What separates dancers who have mastered technique, from those who have mastered the art of movement is clear. Movement mastery requires that dancers couple their technical training with control, strength, and artistry.

With technical expertise comes a refinement that allows dancers to speak clearly and eloquently through their movement, but it’s not enough. A dancer must learn to express themselves through these movements versus mastering the steps themselves. Think of technique as the vocabulary and grammar that you in need in order to properly formulate a sentence. Similar to the tone or resonance of your voice, a dancer must understand how to layer their artistry with their movement and technique in order to be seen, as an orator who uses intonation to evoke emotion within their audience.

A technically well-trained dancer who has learned how to express their movement with attention to detail adds beauty and power to any style of dancing. More often than not dancers are more focused on learning steps versus strengthening their vocabulary which will allow them to convey a much richer and attention-grabbing story or feeling when they dance. For example, when you are practicing a petite allegro, small quick movements will strengthen smaller muscle groups giving you access to more power, versatility, control, and endurance. With intentional practice and training that focuses on mastering the fundamentals (through your regular training regimen and also intensives), you have an opportunity to really dig into your technical vocabulary and core movements that are not only physically challenging, but that will elevate everything else that you are doing when you move.

So whether you are a competitive dancer, concert dancer, aspiring choreographer, or looking to land that audition, the success of your dance career depends on mastering these fundamentals if you want to stand out. Intense training that supports you in mastering the essential technical building blocks of every dance genre will help build a much more compelling dancer. The dance becomes more memorable because the audience sees the dance expressed with such nuance and intention. It’s been said that technical expertise and mastery brings true freedom because dancers have more tools at their disposal to express themselves, and are not limited by lack of strength, power, or technical ability to master precise movements with ease. When a dancer masters fundamental technique and knows the ‘rules’ they can choose when and where to break them. Knowing when they are going outside the ‘rules’ brings an intentionality to the movement being created and brings these dancers who have taken the time to master  the basics to the forefront when dancing among a group of dancers who lack the same So if you are looking to stand out, join us for our upcoming intensives. Check out our upcoming events here.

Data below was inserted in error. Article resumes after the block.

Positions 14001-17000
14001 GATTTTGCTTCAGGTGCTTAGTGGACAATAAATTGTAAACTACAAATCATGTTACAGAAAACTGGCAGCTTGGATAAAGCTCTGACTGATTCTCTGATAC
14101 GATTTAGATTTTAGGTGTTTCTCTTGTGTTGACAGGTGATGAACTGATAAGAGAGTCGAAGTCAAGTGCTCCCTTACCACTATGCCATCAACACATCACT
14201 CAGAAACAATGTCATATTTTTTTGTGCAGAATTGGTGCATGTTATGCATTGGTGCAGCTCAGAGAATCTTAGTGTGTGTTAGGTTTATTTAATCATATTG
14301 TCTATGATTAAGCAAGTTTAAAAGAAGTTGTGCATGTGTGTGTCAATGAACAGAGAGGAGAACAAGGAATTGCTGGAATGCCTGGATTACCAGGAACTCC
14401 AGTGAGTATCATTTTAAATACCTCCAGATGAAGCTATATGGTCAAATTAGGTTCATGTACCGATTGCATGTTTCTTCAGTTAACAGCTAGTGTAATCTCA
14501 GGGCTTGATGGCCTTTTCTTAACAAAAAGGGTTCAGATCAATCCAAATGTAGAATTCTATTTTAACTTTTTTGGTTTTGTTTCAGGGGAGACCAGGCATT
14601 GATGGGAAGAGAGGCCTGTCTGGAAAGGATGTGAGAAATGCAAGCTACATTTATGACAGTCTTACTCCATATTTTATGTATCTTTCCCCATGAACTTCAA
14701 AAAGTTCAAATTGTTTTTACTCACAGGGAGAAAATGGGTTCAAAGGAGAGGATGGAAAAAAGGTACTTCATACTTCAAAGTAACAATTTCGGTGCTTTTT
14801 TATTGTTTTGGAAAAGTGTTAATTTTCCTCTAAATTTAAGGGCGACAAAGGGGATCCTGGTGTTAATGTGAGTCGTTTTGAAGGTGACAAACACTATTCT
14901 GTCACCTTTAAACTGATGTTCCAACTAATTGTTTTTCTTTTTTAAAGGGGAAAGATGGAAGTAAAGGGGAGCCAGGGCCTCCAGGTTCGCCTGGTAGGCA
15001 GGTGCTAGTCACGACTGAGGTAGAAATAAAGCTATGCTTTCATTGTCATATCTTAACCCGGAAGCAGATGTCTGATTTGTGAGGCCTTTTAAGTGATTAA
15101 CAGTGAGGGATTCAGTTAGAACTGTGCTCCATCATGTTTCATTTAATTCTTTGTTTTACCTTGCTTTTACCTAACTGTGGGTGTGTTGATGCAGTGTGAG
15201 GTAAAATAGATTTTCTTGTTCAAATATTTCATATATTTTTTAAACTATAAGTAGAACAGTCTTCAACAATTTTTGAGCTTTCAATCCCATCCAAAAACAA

The Importance of College Planning for Young Dancers

Don’t leave your future to chance… College is THAT important.

One of the most important components of preparing for a career in dance is to demonstrate the ability to set yourself apart from the crowd. This ability is expressed in who you are as a dancer but it is also developed within your learning environment. It may seem like there is always time to get ready for college but dancers who are serious about preparing for their future, start planning for this process as early as 7th grade. While it’s a common thought for some dancers to think they don’t need college, a fantastic way to get your foot into more doors – and to prepare for a long and sustainable career – is to obtain a college degree. 

Our team of expert mentors at Francisco Gella Dance Works crafted a free tool to help you get started today: College Prep Readiness Checklist

Obtaining a college degree displays that you can personally and artistically commit to a desired course of action and succeed in reaching a intentional outcome. The ability to address issues and the maturity to resolve them is a benefit of attending college and one that is essential to many of the most successful dancers in the world. It’s crucial to understand that there is a whole world to explore outside of just dance studios and stages, therefore understanding the college application process can be a life changing tool for many young aspiring dancers.